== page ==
Monday, December 3, 2012
"Cimarron" by Emmylou Harris (1981)
View the Premise & Ground Rules for Revisiting Vinyl
Filed Between: Bo Hansson and George Harrison
"In the making of records, I think over the years we've all gotten a little too technical - a little too hung up on getting things perfect - and we've lost the living room."-- Emmylou Harris
If I Needed You, Born to Run (NOT the Bruce Springsteen song), The Price You Pay (the Bruce Springsteen song)
Obvious Filler & Swings-and-Misses:
There's really not a bad song on this LP, but Rose of Cimarron is definitely the least enjoyable.
My Overall Rating of the Tracks Separately:
Recommended Listening (3/4 stars)
"Cimarron" is not one of Emmylou Harris' best outings. For me, what's missing here is Rodney Crowell's songwriting. However, even a less than stellar, Crowell-less EH release is way better than most everything else out there. Her voice is the sound of that specific moment when a heart breaks. To borrow and old saying, she could literally sing the phone book and I would listen. HOW she says it is just as important as WHAT she says.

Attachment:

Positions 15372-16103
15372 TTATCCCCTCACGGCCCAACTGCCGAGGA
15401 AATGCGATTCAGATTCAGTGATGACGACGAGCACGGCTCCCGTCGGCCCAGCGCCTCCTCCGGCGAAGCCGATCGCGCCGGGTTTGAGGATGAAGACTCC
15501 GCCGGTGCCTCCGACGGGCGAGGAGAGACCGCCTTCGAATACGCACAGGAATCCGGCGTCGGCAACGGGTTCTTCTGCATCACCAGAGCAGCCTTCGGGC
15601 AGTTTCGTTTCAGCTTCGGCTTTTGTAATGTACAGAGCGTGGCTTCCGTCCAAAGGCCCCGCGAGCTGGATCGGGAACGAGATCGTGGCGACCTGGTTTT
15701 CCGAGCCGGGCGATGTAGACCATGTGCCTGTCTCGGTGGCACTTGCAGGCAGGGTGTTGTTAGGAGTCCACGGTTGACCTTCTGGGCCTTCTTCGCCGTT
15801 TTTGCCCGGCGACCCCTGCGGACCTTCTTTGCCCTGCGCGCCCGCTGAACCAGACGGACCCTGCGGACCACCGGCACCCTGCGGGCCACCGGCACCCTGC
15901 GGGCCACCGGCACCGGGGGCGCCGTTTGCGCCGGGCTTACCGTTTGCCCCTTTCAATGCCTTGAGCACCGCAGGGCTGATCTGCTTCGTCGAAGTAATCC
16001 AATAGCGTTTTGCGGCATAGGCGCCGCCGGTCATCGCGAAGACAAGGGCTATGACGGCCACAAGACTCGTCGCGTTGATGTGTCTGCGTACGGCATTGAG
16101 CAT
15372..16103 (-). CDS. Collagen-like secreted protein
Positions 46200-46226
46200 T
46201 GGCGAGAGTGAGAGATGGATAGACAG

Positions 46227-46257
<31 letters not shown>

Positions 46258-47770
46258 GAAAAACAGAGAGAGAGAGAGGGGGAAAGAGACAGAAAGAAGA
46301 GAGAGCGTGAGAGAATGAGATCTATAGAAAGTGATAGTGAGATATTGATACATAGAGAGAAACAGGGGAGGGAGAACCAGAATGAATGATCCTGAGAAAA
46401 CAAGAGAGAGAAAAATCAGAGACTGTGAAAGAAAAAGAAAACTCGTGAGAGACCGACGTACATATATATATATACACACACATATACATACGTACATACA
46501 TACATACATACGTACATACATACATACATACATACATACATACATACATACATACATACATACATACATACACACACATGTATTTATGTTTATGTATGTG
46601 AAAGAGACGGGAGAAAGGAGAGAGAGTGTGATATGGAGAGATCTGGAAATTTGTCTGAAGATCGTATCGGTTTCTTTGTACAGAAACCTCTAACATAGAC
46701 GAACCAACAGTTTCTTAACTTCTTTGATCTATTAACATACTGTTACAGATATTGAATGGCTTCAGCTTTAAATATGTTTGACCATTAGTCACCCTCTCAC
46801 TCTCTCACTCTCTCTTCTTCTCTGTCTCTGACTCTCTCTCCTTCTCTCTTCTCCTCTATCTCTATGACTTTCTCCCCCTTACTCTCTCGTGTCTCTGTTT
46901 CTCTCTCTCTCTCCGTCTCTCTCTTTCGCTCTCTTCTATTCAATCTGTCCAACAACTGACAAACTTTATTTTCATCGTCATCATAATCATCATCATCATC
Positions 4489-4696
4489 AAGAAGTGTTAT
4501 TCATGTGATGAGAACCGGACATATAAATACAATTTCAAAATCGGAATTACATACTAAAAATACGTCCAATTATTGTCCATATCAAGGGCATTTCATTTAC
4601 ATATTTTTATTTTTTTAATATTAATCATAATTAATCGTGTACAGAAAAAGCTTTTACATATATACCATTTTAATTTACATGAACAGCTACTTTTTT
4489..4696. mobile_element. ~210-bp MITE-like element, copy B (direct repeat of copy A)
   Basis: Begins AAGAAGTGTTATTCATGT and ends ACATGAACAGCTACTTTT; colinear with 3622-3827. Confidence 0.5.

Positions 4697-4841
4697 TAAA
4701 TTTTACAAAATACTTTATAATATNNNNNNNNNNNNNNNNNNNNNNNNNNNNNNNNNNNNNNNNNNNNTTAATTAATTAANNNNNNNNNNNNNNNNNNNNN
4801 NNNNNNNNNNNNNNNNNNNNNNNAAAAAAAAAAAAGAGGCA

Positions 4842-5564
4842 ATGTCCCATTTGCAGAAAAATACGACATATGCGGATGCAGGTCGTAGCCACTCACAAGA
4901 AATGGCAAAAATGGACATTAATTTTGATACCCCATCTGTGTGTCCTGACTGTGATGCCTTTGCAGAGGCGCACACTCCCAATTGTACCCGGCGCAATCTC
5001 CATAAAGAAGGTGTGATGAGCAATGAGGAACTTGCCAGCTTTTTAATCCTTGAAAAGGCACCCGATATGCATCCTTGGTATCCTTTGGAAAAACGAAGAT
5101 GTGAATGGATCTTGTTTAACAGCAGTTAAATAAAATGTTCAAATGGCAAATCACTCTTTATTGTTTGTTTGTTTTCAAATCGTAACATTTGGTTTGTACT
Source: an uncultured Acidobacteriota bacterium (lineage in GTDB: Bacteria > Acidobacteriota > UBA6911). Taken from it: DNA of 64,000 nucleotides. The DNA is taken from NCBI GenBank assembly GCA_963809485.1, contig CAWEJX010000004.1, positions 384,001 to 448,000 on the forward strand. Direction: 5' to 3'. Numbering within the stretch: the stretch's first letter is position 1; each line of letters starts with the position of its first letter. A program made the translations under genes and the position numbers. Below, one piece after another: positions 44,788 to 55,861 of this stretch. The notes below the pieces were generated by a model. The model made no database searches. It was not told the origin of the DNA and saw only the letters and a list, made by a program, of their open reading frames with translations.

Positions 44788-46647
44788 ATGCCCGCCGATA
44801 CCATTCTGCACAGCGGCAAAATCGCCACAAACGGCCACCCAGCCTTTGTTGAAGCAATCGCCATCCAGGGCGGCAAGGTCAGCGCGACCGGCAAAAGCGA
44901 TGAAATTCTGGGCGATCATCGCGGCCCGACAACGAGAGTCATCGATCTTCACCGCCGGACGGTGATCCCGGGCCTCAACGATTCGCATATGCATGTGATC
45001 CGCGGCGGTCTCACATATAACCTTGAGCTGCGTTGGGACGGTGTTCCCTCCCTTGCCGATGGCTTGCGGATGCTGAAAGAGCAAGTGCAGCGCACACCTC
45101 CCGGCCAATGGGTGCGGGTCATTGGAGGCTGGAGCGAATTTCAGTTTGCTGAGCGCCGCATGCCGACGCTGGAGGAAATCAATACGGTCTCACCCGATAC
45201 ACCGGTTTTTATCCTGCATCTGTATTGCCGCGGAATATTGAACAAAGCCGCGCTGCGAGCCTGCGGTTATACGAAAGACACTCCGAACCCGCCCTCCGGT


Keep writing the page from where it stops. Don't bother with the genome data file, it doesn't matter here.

So, when you get her zeroing in on a great song by a legendary songwriter - like a Springsteen tune from "The River" - it is absolutely transcendent. There's really not much on this Earth that's better. (And, of course, it's the one song I couldn't find on youtube. Stupid youtube.)
And "Cimarron" reminds us that, while lonesome is what Emmylou does best, she also does a LOT of other things better than pretty much everybody else. Like duets. She broke into the business by showing up Gram Parsons on his records. Here, we get a Townes Van Zant cover done with Don Williams of all people. But it works really well. Oh yeah, and she knows how to throw down some honkytonk swagger too. "Cimarron" is especially light in that department, but Born to Run (NOT the Springsteen song) lets you know that it's always an option.
Basically, how can you not love Emmylou Harris? The only way I can figure is if you've never heard her. If that's the case, you're really missing out.
So, is it an album? Yes. It's a country angel delivering an endless stream of sad songs that somehow make you smile.
Up next, we veer somewhere between punk and disco with "Parallel Lines" by Blondie.